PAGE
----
The purpose of Bar and Bat Mitzvah is to acknowledge that a child is now old enough to function as an adult in the ritual life of the Jewish people. Reading Torah is a symbol that a child can now function as a member of the community. A new adult can now be counted in a minyan. Most importantly, this means that a new adult is old enough to go to a shiva house and be counted among those whose responsibility it is to help heal the pain of death. If we are going to turn our schools into B’nai Mitzvah mills, we could do worse than if they included the skills of participating in Jewish communal life and learning compassion and empathy. Those are not things that come from the kind of computer programs we have and are likely to have in the foreseeable future. They are the inverse of things learned when each student is moving at his or her own pace.
Tolerance is one of the things that one learns from being part of a learning community. So is patience, leadership, and being a good listener. The best way to learn how to participate in community life is practice. It is not an accident that Jews pray in community and demand community for most Jewish events. Studying prayer at home on the computer is not the best way to learn about community. Working alone at your own folder, checking your own answers, doesn’t develop leadership skills.
Finally, the Jewish tradition believes in teachers. It sees teachers as rich (not mechanical) enablers of individualization and personalization. Teachers allow lessons to go off on tangents, listen to student needs, and take advantage of the moment. Teachers can appreciate and celebrate, understand and empathize. A teacher-free classroom can maybe transmit Jewish information, but it is not a Jewish classroom. The modeling of the Jewish classroom as Jewish learning community, the enabling of the community by a person manifesting and applying Jewish values – this is our goal. I know of no one who can claim that their best learning moment took place when completing a self-guided booklet. Not every teacher is ideal, but teachers are our ideal.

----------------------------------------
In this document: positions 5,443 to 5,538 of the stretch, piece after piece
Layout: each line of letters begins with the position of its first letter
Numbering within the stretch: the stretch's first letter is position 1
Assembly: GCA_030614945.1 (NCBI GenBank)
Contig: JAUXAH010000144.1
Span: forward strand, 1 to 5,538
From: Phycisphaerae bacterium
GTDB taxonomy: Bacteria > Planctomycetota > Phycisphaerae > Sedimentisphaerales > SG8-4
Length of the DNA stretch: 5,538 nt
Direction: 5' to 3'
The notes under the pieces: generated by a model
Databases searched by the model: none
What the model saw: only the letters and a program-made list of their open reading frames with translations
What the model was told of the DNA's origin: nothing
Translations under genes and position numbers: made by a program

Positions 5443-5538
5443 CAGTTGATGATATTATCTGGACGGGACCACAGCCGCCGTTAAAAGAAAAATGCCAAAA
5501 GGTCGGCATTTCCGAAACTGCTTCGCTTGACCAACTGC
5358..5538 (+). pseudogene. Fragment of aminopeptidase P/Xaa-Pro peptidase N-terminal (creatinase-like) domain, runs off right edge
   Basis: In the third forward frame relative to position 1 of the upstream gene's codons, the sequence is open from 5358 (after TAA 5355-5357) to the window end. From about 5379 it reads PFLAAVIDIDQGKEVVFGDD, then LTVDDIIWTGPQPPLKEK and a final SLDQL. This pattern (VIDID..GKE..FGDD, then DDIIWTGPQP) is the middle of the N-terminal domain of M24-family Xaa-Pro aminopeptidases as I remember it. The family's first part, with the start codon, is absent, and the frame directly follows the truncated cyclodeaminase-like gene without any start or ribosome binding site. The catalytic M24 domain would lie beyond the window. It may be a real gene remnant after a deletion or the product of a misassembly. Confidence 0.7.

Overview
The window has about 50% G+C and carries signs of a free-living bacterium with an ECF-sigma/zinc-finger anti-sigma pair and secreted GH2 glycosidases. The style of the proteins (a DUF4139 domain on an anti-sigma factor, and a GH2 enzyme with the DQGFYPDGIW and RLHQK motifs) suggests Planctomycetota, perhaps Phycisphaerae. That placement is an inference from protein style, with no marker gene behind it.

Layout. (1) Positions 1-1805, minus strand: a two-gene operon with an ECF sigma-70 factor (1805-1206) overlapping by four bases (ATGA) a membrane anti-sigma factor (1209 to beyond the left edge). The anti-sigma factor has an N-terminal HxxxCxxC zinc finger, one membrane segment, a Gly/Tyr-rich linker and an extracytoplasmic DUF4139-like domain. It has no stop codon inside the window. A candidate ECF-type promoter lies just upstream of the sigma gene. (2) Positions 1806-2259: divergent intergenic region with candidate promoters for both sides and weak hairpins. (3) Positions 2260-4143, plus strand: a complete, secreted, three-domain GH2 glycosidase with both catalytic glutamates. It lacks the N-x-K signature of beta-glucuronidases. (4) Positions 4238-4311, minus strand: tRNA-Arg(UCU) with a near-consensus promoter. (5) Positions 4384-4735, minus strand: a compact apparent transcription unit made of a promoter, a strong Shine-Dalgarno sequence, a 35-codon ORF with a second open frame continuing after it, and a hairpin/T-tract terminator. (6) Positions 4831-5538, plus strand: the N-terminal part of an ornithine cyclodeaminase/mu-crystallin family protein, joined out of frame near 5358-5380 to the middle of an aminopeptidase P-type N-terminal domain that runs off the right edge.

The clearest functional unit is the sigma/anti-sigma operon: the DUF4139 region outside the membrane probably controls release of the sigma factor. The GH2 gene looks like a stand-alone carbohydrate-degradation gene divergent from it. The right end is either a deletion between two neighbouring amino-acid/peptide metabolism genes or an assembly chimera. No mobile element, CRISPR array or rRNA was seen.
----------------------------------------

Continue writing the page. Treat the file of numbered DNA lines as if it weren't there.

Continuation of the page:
Every teaching tool that is effective has its time and purpose. Programmed instruction and computer-assisted instruction are tools that have their time and place. But ironically, as we have less time to spend together with our students, now is precisely the time for more student-teacher interaction, not less. As we are trying to teach the skills of communal worship, now is precisely not the time to invite our students to learn Hebrew from computer screens. When we are trying to instruct our students to maximize their humanity and use it to change the world, now is precisely the time to make human interaction a foundational value of Jewish education. The elimination of the human in education is a step backwards.
At Torah Aura Productions, we are dedicated to producing curricular materials that realize a depth of understanding rather than focusing only on facts and feelings. That means that we also must be active partners with teachers and educators to maximize the Jewish educational impact on their students.
Programmed instruction is perfectly useful if the goal is to develop students who can perform at a one-time event. We’re encouraging a different goal: students who are lifelong Jews. Our mission is to make materials that help teachers and educators to enable their students to become empowered Jewish adults.
We believe in doing what it takes to develop good teachers who can actualize impactful Jewish learning. That may be more difficult than asking teachers to facilitate programmed instruction in booklets or on computer screens, but it’s a worthwhile endeavor. Human interaction is the key to the Jewish future. And because we believe in humanity, we believe that Jewish schools can succeed at doing something bigger, better and worthwhile.